Major

Chemistry

Anticipated Graduation Year

2020

Access Type

Open Access

Abstract

The Gcn5-related N-acetyltransferase (GNAT) superfamily is responsible for diverse biological functions and is critically important in cellular and metabolic processes in all kingdoms of life. GNATs transfer an acetyl-group from an active donor, typically acetyl-coenzyme A (AcCoA), to a primary amine of an acceptor substrate. Members of this family are well known for their roles in aminoglycoside antibiotic resistance, histone modification, protein acetylation, xenobiotic metabolism, and other cellular processes.1, 2 A small subset of bacterial GNAT enzymes have been studied and characterized both structurally and functionally, but the function of the vast majority remains unknown. Most of the reported 3D crystallographic structures of GNATs contain no acceptor substrate bound in their active sites. We previously screened the PA3944 protein against a panel of potential substrates and found the enzyme exhibited the highest activity toward aspartame, polymyxin B and colistin (polymyxin E).3 Our project involves the synthesis of molecular analogs of previously identified functionally relevant acceptor substrates that will be co-crystallized with GNAT-PA3944, in particular simplified derivatives of polymyxin B including NANMO and AAB, and we have shown that NANMO is as efficient as polymyxin B as a substrate. The ligand-bound crystallographic structures will provide insight into the structural features of the active site that are involved in substrate recognition and advance our understanding of types of substrates recognized by this enzyme of unknown function. Syntheses of NANMO and AAB will be described, along with modeling and substrate efficiency.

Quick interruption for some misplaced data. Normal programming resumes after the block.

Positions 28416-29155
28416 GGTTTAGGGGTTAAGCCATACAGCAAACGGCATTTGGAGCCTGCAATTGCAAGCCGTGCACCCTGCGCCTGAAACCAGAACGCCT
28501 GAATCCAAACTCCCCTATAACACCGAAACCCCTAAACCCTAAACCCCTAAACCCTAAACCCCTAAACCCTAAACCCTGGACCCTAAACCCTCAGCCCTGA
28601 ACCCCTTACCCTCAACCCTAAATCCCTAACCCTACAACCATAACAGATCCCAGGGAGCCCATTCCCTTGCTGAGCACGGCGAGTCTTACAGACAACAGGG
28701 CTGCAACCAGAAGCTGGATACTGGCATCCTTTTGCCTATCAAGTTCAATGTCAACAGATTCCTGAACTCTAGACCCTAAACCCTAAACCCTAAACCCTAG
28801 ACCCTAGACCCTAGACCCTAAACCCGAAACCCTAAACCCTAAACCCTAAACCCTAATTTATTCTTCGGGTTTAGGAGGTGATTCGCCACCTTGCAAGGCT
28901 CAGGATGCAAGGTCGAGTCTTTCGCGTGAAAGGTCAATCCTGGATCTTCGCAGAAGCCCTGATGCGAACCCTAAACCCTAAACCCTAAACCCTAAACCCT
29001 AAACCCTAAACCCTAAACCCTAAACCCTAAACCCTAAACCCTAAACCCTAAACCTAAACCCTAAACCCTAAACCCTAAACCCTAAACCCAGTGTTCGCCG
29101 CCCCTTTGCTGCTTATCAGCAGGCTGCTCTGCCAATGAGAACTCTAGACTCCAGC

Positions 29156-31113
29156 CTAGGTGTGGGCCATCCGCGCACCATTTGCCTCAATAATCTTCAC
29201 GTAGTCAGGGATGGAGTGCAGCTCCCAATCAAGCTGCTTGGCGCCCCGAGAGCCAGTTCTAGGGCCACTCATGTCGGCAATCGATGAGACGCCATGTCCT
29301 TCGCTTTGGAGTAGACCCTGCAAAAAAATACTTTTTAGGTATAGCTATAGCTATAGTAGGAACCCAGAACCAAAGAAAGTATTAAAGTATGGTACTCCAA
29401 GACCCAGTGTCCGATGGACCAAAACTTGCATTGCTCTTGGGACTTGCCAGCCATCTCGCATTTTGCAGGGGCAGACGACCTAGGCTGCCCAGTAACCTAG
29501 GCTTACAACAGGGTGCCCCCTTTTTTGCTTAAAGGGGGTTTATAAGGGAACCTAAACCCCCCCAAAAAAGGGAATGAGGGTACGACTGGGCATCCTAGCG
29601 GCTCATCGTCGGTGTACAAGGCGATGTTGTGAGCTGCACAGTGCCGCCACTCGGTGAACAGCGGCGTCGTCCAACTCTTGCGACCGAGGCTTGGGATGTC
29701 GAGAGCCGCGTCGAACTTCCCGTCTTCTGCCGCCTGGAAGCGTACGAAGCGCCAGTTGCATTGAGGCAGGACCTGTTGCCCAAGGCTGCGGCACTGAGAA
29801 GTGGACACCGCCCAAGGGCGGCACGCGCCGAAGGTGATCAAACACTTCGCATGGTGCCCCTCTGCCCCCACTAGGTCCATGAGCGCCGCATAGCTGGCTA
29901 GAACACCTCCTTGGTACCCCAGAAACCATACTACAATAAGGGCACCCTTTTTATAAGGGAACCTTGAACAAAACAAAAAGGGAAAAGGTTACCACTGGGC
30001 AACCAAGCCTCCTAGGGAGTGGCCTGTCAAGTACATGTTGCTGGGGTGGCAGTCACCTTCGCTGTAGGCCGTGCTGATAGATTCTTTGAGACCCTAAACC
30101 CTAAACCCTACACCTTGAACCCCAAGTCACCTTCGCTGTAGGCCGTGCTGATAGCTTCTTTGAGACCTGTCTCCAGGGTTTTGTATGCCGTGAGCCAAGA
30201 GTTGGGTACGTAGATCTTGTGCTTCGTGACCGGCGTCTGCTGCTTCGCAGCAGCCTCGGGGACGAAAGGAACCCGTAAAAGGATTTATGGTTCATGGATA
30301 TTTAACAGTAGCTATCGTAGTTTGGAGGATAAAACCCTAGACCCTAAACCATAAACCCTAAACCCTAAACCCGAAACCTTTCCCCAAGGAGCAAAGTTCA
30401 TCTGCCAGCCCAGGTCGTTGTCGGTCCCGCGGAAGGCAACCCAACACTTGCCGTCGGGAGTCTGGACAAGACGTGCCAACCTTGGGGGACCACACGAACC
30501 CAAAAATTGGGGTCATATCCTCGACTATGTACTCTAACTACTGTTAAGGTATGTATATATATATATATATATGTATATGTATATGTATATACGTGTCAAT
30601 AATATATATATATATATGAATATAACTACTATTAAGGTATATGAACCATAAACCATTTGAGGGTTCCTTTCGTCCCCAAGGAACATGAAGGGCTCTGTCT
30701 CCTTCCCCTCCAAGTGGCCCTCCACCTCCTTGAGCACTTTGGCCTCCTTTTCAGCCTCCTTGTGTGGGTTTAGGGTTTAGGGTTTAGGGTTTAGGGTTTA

Faculty Mentors & Instructors

Dr. Daniel P Becker, Professor, Department of Chemistry and Biochemistry, Loyola University Chicago

Creative Commons License

Creative Commons License
This work is licensed under a Creative Commons Attribution-Noncommercial-No Derivative Works 3.0 License.

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Synthesis of GNAT PA3944 Substrate Analogs

The Gcn5-related N-acetyltransferase (GNAT) superfamily is responsible for diverse biological functions and is critically important in cellular and metabolic processes in all kingdoms of life. GNATs transfer an acetyl-group from an active donor, typically acetyl-coenzyme A (AcCoA), to a primary amine of an acceptor substrate. Members of this family are well known for their roles in aminoglycoside antibiotic resistance, histone modification, protein acetylation, xenobiotic metabolism, and other cellular processes.1, 2 A small subset of bacterial GNAT enzymes have been studied and characterized both structurally and functionally, but the function of the vast majority remains unknown. Most of the reported 3D crystallographic structures of GNATs contain no acceptor substrate bound in their active sites. We previously screened the PA3944 protein against a panel of potential substrates and found the enzyme exhibited the highest activity toward aspartame, polymyxin B and colistin (polymyxin E).3 Our project involves the synthesis of molecular analogs of previously identified functionally relevant acceptor substrates that will be co-crystallized with GNAT-PA3944, in particular simplified derivatives of polymyxin B including NANMO and AAB, and we have shown that NANMO is as efficient as polymyxin B as a substrate. The ligand-bound crystallographic structures will provide insight into the structural features of the active site that are involved in substrate recognition and advance our understanding of types of substrates recognized by this enzyme of unknown function. Syntheses of NANMO and AAB will be described, along with modeling and substrate efficiency.